Yes, there is a returning theme throughout the movies that Bruce wants to help the world with his generous financial means and he does succeed in doing quite a bit as his parents did before him. Even then, Catwoman complains when Bruce loses his fortune that even the rich don’t go broke like the rest of us since he still keeps his mansion and most of the contents within the mansion. This is the first time that Bruce seemed to go beyond what was comfortable for him to give and even then he still had more than most of us and he was basically the only affluent person to really care at all.
Violent Shackles: Critiquing Those in Power
The above power inequalities are held in place – as they always are – by violence. Sometimes that is direct violence, sometimes economic violence. Let’s focus on the direct for now, though.
The police are generally looked down upon. This has also been somewhat of a theme throughout the trilogy: Gordon has a corrupt partner in Begins and corrupt police officers are essential to The Joker’s plans including the death of Rachel and the disfiguring of Harvey in The Dark Knight. The theme comes through particularly strong in The Dark Knight Rises, though.
The main 2 exceptions are Gordon, as usual, and Blake, a new rookie-cop character. They consistently work hard for the good of those in the city even when many other cops are giving up and/or ridiculing them. Even Gordon is a little marred when Bane reveals to the entire city that he lied about Harvey Dent; this played a large role in the citizens of Gotham giving up on their police, unable to understand that it was for their own security. The Gotham police are redeemed after they help take back the city, but in general they are seen as part of the problems being the enforcers of the status quo inequalities which made the whole problem possible.
The worst example of police enforcing the status quo instead of seeking the good of everyone comes near the end. Blake is trying to get people out of the city. He’s led thousands to the bridge, but the bridge is being guarded by the military since Bane has threatened to blow up the city if anybody leaves. That in itself should be a red flag: the government was operating on the same assumption that power was what really mattered and Bane had more power than they did in this case. They justify with something along the lines of: “we will not negotiate with terrorists… but we will live in reality…” In any case, as Blake approaches, showing his own credentials and explaining how the bomb was going to go off soon no matter what, they shoot at his feet and then blow up the bridge, leaving everyone stranded. Violence-wielding authority is not seen very highly.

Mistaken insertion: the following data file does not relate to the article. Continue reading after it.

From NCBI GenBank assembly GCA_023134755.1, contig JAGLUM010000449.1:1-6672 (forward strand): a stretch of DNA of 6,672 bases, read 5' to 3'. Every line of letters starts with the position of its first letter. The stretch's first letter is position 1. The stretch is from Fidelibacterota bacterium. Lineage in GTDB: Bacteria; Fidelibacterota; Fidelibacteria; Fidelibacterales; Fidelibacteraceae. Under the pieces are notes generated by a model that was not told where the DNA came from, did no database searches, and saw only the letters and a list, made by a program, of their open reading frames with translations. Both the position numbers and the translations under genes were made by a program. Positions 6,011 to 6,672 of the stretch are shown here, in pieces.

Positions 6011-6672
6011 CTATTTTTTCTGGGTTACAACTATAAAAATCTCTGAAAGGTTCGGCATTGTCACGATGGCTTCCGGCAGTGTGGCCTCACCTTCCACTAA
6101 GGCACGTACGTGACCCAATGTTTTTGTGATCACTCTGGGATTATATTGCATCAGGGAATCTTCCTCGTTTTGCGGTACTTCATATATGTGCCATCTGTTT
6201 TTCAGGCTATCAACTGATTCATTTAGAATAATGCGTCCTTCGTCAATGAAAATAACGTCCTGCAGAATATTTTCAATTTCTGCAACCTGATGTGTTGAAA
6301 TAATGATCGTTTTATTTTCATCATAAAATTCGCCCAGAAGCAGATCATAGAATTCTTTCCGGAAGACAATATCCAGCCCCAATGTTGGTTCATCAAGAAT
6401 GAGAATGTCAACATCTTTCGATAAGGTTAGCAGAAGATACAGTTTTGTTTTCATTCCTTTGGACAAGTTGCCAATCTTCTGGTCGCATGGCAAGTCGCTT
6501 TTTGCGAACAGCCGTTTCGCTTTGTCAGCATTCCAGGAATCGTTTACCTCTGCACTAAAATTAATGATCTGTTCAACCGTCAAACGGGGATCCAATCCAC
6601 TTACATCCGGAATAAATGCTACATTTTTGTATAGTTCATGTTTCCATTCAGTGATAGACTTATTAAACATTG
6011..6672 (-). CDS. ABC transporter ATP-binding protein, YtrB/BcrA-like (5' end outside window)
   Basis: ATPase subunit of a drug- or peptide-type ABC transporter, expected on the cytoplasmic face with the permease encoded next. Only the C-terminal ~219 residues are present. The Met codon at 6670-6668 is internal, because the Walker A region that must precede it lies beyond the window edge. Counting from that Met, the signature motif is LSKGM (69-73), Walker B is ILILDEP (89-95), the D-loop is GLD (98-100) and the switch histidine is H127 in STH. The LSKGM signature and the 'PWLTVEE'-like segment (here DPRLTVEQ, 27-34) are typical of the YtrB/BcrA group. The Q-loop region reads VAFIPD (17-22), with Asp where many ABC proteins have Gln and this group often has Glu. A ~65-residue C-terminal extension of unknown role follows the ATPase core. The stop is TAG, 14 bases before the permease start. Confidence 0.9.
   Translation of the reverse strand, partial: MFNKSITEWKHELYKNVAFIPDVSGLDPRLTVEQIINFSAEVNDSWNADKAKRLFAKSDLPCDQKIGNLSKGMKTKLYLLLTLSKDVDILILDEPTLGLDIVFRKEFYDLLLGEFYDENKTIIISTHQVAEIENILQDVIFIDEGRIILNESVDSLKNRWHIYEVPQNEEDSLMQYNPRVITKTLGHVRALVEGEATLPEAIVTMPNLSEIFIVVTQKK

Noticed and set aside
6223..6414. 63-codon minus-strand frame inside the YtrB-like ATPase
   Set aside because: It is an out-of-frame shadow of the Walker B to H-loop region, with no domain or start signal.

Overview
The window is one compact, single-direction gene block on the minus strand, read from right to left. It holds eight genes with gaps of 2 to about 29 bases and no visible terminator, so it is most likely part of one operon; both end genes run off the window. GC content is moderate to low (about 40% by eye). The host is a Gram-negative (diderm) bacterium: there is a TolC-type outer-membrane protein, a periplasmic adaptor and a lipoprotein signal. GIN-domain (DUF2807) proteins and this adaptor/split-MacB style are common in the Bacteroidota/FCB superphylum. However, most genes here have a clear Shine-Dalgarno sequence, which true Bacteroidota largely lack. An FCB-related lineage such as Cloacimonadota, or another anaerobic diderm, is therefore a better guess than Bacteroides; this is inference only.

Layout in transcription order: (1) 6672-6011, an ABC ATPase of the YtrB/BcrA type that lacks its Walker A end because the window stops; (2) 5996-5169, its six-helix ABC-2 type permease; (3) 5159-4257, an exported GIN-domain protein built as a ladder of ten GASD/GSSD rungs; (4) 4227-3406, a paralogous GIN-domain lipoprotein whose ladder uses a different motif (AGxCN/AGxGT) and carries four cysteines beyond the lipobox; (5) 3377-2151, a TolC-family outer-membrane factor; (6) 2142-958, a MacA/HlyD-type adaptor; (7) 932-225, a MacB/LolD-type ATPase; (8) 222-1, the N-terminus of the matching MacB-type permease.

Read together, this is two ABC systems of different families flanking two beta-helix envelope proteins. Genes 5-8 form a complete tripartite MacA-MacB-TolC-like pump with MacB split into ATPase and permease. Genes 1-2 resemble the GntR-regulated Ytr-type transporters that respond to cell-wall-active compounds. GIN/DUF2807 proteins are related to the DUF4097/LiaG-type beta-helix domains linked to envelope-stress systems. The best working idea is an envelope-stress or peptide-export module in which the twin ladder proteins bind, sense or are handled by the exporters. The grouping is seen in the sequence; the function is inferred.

The Place of Structure
Structure isn’t inherently bad. Having money isn’t inherently bad. Having power isn’t inherently bad. These come out nicely through the exceptions: Bruce giving his money to those who need it, just like his parents did; Gordon and Blake using their authority well and other cops being somewhat redeemed at the end. But it is hard to resist that point where our structures replace the point which was originally behind creating them. Police and military exist to maintain law and order but sometimes veer into simply enforcing the status quo. Those with money can do a lot with it, but often settle for padding their own lives instead, often even in the name of security against those who have less.
This theme is one of the driving questions in the emerging church movement. There are a lot of people pointing out that our church structures have become shackles. We are often encouraging the status quo when we should be showing radical love of neighbour and enemy alike. We are often going about our religious business – believing the right things, doing the right rituals, taking part in the right social action, separating yourself from the evils of the world – instead of allowing the Holy Spirit to really speak to us and work through us. We are often settling for retributive justice, containing those who are deemed the bad guys by those in power, instead of seeking the far more challenging task of restoring victim and offender alike.
Those structures – doctrines, rituals, social action – are not bad in and of themselves, just as money is not bad in and of itself. But we can’t afford to stop at them; doing so is nothing short of idolatry. They are pointers to something far more beautiful: the person of Jesus and the mission of his Kingdom that we are all called to join in on. One of our tasks as followers of Jesus is to establish structures when they help and to tear them down in love – before a violent uprising becomes necessary – when they are no longer serving their purpose.